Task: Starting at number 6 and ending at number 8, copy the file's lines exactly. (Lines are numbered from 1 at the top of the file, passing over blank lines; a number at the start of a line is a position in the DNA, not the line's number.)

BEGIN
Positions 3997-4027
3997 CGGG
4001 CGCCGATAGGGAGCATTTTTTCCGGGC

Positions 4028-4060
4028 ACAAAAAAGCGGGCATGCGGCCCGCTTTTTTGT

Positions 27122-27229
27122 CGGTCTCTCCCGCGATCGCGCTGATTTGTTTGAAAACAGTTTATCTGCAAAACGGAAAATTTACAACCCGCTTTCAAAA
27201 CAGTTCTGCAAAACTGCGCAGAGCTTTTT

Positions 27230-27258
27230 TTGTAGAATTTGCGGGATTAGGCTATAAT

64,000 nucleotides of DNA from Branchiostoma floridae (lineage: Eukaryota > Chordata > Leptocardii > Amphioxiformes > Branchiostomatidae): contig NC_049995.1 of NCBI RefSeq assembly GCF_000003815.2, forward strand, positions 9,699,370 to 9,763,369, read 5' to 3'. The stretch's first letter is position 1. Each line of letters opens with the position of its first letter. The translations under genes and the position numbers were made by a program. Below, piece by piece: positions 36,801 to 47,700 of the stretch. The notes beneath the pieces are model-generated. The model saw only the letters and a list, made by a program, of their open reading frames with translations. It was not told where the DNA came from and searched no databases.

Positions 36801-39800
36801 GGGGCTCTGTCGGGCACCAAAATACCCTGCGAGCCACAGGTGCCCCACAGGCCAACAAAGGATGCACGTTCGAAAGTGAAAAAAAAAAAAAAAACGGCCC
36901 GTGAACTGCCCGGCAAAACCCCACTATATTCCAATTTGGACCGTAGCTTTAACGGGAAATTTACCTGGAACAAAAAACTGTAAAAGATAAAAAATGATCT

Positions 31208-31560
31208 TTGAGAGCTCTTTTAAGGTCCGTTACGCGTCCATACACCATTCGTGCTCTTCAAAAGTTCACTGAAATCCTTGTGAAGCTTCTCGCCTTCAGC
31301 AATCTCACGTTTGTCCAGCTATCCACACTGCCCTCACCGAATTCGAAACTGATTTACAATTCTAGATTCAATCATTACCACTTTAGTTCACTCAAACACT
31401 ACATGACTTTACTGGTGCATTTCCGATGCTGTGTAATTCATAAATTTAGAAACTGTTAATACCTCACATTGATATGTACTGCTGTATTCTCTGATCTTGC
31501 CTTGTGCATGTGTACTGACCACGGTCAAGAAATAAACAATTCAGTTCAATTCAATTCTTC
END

Positions 27122-27229
27122 CGGTCTCTCCCGCGATCGCGCTGATTTGTTTGAAAACAGTTTATCTGCAAAACGGAAAATTTACAACCCGCTTTCAAAA
27201 CAGTTCTGCAAAACTGCGCAGAGCTTTTT